Legal professionals must be problem solvers. Through the practice of law, they ensure that the rule of law is upheld and that the government, its citizens and its companies have a clear framework within which to live and operate”- Jean-Marc Otenga

As the son of a lawyer, Jean-Marc has always had the law in his veins; it was a logical step when deciding which field to study at university, he chose law. Jean-Marc started a career in the banking industry in the Democratic Republic of Congo (DRC) before he switched to Law. To date, the law has remained an area he was very interested in and, as such, he decided to leave the financial world and take up a position as in-house counsel (in which he could devote himself permanently to law).

He has a bachelor’s degree in private and judicial law from the Protestant University in Kinshasa (DRC) and he holds a master’s degree in International and Commercial Law from the University of Johannesburg in South Africa (SA). He has also been admitted for a management course at Harvard Business School and looking forward to starting this course in October 2021.

He has also nurtured an interest in mining since a young age, he got his first position in the mining industry at Ivanhoe Mines DRC SARL, a subsidiary of the Canadian listed company Ivanhoe Mines Ltd. This provided him with the opportunity to work on several Ivanhoe Group projects, including the Kipushi project (DRC) and the Platreef project (SA). He subsequently moved the role to another company, Kamoa Copper S.A., where he is currently Senior Legal Counsel. His role at Kamoa has allowed him to assist in the development of the largest high-grade copper discovery in Africa and get valuable experience in the development phase as well as the production phase, of mining assets. Kamoa, a company that is positioned to become one of the world’s largest copper producers through its expansion phase.

Through his work in the mining sector advising (whether as part of a team or as sole advisor managing the legal field of the company) the aforementioned mining companies, he has gained in-depth experience in mining law, environmental law, business law, company law, permitting and authorizations, negotiations of contractual arrangements with commercial partners and/or Governments, risk-management and prevention, incorporation of companies, due diligence management, Enterprise and Social Development, commercial agreements and regulatory & compliance.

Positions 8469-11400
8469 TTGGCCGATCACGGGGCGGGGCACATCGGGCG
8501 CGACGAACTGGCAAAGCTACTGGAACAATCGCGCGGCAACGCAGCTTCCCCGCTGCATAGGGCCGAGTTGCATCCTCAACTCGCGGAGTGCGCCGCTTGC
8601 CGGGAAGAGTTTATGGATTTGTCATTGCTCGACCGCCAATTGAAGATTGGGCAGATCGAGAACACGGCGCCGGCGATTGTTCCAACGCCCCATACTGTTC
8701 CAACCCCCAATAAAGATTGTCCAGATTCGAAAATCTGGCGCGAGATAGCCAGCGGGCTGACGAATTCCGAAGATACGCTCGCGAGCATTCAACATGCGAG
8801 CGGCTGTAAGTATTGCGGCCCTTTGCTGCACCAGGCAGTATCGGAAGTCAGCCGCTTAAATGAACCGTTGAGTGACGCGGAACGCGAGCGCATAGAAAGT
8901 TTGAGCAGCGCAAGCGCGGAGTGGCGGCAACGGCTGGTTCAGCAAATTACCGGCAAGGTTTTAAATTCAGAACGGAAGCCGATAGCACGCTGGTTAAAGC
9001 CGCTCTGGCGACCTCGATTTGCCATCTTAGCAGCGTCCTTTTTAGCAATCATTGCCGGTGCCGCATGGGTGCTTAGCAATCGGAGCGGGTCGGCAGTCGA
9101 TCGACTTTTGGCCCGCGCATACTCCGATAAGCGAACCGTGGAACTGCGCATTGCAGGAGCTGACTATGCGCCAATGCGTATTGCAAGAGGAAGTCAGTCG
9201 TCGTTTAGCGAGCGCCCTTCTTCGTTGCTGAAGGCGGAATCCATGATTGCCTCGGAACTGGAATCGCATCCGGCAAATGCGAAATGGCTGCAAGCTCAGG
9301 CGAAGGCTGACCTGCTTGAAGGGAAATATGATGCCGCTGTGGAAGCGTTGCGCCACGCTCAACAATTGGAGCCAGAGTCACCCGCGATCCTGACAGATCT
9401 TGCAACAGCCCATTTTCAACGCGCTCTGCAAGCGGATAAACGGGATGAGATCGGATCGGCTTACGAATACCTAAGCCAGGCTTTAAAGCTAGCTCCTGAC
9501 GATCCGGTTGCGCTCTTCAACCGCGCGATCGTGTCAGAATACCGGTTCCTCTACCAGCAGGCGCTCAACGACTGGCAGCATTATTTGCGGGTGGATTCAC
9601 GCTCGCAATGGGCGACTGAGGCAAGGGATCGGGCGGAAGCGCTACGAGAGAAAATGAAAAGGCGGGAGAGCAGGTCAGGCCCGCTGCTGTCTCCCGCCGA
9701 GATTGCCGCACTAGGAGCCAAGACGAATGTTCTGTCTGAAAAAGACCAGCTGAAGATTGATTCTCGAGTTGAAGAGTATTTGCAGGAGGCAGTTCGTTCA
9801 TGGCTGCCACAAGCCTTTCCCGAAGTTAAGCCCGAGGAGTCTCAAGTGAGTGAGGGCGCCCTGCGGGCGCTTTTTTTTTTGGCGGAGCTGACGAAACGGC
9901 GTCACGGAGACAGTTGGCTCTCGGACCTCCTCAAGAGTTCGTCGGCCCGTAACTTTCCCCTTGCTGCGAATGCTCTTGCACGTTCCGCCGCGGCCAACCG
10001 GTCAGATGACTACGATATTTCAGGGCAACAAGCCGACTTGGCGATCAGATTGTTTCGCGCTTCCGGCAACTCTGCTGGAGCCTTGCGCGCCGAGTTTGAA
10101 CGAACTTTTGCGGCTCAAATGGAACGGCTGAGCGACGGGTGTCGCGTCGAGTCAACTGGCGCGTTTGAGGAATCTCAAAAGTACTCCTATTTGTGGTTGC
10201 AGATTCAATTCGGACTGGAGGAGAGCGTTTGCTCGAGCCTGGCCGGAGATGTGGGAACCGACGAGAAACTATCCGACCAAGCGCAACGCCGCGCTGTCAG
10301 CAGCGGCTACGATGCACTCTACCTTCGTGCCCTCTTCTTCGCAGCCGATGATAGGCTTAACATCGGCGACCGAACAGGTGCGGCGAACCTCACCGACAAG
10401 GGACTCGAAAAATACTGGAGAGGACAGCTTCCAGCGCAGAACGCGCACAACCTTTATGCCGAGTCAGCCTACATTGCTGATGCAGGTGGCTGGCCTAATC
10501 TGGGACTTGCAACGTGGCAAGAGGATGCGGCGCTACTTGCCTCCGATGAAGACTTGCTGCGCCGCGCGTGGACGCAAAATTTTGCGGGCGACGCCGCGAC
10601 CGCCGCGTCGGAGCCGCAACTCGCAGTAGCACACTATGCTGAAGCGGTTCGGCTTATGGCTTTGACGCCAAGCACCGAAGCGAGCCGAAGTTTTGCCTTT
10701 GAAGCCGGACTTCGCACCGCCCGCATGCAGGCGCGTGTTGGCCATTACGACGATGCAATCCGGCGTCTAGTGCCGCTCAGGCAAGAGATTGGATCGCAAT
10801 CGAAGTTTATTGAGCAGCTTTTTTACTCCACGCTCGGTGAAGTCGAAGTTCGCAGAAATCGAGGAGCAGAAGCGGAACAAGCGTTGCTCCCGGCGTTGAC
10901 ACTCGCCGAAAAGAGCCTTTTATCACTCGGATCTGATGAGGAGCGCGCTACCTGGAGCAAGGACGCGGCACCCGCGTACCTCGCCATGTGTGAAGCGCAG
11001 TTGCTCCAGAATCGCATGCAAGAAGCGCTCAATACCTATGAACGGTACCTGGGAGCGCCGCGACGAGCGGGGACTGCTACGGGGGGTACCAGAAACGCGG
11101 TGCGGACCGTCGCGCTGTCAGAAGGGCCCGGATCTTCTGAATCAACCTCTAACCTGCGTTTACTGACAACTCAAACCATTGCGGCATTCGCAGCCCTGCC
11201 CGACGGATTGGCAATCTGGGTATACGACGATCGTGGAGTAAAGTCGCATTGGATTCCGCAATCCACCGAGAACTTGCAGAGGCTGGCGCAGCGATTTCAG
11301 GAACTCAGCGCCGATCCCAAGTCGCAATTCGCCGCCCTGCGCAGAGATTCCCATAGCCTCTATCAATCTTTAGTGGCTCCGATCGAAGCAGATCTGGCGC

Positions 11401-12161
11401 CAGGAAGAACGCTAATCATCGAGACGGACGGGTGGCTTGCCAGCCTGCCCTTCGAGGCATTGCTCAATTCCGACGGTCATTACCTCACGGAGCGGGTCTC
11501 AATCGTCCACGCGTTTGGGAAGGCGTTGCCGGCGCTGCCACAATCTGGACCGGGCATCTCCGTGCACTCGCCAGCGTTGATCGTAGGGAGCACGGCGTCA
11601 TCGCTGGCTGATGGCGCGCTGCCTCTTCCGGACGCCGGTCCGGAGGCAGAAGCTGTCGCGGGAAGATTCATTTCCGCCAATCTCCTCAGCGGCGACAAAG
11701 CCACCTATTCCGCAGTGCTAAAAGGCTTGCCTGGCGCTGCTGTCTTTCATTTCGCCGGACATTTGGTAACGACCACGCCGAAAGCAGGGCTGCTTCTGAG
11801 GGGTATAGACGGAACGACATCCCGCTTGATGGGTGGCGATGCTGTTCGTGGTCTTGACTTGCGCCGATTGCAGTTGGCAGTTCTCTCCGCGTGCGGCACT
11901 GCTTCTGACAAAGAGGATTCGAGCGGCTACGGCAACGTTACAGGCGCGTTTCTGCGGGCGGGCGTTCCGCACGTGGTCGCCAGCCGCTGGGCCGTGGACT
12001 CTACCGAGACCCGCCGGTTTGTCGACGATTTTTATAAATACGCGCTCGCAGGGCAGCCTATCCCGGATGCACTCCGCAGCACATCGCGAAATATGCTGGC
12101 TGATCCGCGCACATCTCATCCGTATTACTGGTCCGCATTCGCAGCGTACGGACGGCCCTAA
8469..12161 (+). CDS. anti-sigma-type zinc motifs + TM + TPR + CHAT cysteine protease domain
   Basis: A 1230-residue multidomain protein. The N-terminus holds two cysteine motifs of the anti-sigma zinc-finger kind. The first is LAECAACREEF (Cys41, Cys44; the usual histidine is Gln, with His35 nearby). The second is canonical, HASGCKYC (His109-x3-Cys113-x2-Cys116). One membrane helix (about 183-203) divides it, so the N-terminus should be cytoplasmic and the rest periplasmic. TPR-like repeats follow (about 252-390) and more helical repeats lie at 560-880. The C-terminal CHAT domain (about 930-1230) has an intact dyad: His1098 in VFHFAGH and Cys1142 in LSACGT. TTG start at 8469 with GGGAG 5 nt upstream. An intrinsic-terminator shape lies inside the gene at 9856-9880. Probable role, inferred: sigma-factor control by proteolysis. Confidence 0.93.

He has also had the opportunity to offer his legal services to several NGO projects, including in particular RASOD ONG (a relay of social animation for sustainable development), an NGO which undertakes a lot of works for an international mining company in the field of community development in the East of the DRC. He has also recently undertaken a work placement in a law firm based in South Africa which is ranked as one of the top five African law firms. Our parley with Jean-Marc reveals more about his personality, ambition and philosophies.

1. What makes legal practice exciting for Jean-Marc?

First of all, the fact that law is linked to all sectors of our life makes law particularly exciting for Jean-Marc. He believes that it results in being able to work on a wide variety of matters (including affecting both companies and individuals).

Secondly, in large corporate projects, he understands that knowing that lack of legal knowledge can cost a lot, financially and economically, makes the practice of law very thrilling. He also notes that it gives one the aspiration to always be on the lookout for new legislation, both nationally and internationally. “The legal world is a dynamic one, in which there is new legislation every day, which is a challenge for any practitioner of law”, Jean-Marc notes.

For him, being a practitioner of law also means being ready to encounter new challenges every day. He believes that it is this dynamism that he finds also makes the practice of law so fascinating. He understands that one must have a mind willing to keep learning and appreciate the challenges of jumping into the unknown to find a solution. He finds that these challenges, in particular the intellectual ones, make the legal profession a great one to practice. He believes that more problem solvers, innovative thinkers, systems focus individuals are needed in the legal field. He further understands that this is intellectually challenging and the variety of people working within it also makes it a great environment in which to work.